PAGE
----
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Fred MacMurray and Barbara Stanwyck star in the gripping film noir classic, Double Indemnity, directed by Academy Award winner Billy Wilder. A calculating wife (Stanwyck) encourages her wealthy husband to sign a double indemnity policy proposed by smitten insurance agent Walter Neff (MacMurray). As the would-be lovers plot the unsuspecting husband’s murder, they are pursued by a suspicious claims manager (Edward G. Robinson). It’s a race against time to get away with the perfect crime in this suspenseful masterpiece that was nominated for 7 Academy Awards including Best Picture.
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This 1944 classic centers on insurance salesman Walter Neff as he is conned into committing a heinous crime by the beautiful and intoxicating Phyllis Dietrichson. Phyllis proposes that Walter sign her husband up for accident insurance without his knowledge so that he can have an `accident' and she can collect the insurance payout. Walter catches on to her game and is initially put off, but his infatuation with Phyllis, and her cries of unfair treatment from her husband, cause him to change his mind and soon he is conning the very company for which he works.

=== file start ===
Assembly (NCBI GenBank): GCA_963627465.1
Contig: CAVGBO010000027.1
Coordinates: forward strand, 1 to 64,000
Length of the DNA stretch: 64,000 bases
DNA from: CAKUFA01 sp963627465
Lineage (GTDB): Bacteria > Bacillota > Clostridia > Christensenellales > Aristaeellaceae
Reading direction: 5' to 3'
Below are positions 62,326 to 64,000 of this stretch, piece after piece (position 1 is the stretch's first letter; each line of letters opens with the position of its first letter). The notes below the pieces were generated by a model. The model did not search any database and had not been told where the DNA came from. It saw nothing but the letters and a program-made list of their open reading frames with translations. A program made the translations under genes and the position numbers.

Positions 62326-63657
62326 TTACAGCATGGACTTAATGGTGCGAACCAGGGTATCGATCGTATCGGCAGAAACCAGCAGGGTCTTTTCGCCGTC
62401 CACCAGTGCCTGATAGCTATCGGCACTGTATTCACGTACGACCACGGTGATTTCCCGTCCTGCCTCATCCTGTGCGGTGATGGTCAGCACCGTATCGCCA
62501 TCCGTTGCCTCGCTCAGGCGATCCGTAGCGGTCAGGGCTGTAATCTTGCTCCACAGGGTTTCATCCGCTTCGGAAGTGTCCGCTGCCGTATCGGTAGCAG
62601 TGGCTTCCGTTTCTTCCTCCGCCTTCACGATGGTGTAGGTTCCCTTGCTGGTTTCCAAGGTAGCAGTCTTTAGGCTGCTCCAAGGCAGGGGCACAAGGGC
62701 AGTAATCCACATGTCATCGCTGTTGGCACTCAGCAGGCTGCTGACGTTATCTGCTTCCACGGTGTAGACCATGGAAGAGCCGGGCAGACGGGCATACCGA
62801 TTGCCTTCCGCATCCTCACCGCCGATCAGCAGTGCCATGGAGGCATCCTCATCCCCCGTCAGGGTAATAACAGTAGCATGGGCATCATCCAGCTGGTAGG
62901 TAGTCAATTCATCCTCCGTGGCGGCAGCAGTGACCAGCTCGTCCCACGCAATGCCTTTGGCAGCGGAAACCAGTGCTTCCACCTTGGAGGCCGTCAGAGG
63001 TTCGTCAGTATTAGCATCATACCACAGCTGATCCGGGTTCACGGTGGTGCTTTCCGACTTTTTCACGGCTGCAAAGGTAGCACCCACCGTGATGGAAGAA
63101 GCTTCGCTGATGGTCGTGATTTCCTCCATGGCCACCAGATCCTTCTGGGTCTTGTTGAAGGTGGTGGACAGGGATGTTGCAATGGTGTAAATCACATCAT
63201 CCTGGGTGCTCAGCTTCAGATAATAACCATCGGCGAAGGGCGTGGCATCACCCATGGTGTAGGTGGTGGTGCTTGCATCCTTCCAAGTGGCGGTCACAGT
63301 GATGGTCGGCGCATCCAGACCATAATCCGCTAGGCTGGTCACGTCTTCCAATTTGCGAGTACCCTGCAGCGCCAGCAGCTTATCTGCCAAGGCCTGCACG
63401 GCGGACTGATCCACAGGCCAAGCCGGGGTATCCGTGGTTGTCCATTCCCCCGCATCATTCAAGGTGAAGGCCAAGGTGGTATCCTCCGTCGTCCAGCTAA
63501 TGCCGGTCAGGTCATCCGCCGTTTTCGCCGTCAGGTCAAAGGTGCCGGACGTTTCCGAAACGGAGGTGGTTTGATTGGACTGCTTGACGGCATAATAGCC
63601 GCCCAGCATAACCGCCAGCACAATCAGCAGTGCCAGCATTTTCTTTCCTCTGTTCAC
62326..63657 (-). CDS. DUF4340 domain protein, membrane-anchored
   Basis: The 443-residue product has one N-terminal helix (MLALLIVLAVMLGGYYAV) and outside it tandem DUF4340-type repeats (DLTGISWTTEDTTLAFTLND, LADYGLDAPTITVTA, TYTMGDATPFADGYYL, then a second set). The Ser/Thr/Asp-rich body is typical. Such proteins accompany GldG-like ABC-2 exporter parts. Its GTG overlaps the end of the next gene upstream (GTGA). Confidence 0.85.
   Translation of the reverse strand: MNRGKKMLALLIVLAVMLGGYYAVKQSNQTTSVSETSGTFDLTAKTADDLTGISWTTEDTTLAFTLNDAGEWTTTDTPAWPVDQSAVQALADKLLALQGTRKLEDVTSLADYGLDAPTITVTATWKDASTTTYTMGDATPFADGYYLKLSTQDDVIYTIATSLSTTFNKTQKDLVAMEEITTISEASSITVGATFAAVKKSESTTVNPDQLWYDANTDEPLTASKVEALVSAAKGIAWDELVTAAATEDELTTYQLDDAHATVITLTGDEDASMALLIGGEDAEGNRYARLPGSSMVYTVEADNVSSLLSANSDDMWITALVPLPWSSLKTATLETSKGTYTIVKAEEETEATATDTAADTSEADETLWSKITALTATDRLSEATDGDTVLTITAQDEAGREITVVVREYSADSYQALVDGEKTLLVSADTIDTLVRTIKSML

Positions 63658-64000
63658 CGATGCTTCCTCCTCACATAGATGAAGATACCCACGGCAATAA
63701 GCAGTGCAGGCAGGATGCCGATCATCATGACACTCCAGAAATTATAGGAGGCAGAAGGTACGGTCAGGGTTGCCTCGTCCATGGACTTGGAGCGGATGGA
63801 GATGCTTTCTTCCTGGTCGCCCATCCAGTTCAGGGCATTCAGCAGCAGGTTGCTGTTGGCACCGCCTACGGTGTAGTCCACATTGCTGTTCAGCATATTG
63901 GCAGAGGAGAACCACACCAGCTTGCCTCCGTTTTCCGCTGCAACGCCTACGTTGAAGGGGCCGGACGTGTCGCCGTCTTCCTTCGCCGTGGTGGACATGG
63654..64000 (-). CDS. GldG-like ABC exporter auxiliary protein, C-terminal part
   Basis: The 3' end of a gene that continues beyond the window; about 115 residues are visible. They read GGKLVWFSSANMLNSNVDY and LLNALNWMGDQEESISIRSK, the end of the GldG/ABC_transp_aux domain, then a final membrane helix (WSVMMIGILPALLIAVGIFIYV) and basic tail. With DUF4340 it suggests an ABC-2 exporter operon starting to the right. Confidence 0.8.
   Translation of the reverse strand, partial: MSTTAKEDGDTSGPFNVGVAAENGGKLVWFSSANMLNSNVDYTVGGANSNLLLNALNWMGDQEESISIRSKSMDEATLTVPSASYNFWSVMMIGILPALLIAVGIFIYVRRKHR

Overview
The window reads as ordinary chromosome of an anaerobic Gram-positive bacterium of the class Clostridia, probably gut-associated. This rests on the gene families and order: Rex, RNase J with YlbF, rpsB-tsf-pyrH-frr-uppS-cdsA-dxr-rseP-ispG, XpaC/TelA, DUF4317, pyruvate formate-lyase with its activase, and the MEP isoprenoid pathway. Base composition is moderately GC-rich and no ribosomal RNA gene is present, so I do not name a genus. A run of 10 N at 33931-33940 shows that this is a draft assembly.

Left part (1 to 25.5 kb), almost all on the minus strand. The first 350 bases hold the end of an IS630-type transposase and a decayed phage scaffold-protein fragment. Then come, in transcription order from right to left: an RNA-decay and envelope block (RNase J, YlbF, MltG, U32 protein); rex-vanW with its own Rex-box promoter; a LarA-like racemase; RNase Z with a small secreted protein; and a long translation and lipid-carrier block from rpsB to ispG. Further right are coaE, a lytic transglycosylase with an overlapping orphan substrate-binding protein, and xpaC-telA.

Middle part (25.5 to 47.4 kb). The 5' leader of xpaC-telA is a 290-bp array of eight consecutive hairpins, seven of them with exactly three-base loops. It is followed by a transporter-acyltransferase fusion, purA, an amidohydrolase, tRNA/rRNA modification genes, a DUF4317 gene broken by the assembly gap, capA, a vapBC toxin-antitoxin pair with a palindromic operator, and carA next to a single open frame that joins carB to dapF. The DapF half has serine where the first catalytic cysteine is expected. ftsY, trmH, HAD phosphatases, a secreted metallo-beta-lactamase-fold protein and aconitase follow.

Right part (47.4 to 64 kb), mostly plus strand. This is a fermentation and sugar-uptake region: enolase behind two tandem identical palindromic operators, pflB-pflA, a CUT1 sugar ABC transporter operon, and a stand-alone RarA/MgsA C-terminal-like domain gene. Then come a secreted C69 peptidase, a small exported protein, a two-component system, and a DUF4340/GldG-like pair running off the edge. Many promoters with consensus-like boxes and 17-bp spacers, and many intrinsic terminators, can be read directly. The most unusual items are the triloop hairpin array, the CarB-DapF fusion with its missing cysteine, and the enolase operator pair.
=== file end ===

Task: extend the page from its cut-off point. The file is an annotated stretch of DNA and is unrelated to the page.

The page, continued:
But nothing every goes as smoothly as one would like it to.
Walter's boss, Barton Keyes, can smell a scam from a mile away, and his instincts immediately kick in when he gets wind of the Dietrichson claim. Beings that he has known Walter for years he doesn't suspect him in the least, but Walter's relationship with Phyllis could raise concern and so they struggle to keep their relationship a secret; but there is more Phyllis is keeping from Walter, secrets that could ultimately change the outcome of both their lives.
With sharp dialog and a plot filled with believable and dastardly twists, `Double Indemnity' is a brilliantly crafted film noir that stands firm as one of the best of the breed, and quite possibly one of the best in any breed come to think of it. The acting is superb and the direction is flawless. Fred MacMurray wonderfully sinks into his character, exposing his raw naivety when it comes to the advances of a cunning woman, and his guilt ridden core is masterfully blinded by his own desire for everything to be as he planned. Barbara Stanwych (who received a well deserved Oscar nomination) is a revelation as the devilish Phyllis, allowing her faux charms to woo us before exposing the person she really is.
The supporting cast is also stellar, from Edward G. Robinson's portrayal of the untrusting Keyes to Jean Heathers jilted step daughter and Tom Powers angry husband; all of whom add layers to the already complete film.
Watching a film like `Double Indemnity' makes me wish that every film were as complete and satisfying as these films of old. The stories were all so well thought out and elaborate, tightly woven to entice all of our senses. Today filmmakers are more concerned with visual grandeur than with mental stimulation, which is sad because a film falls flat without a worthy plot to lift it up. `Double Indemnity' has that plot, perfectly fleshed out to keep us in complete awe of its every frame.
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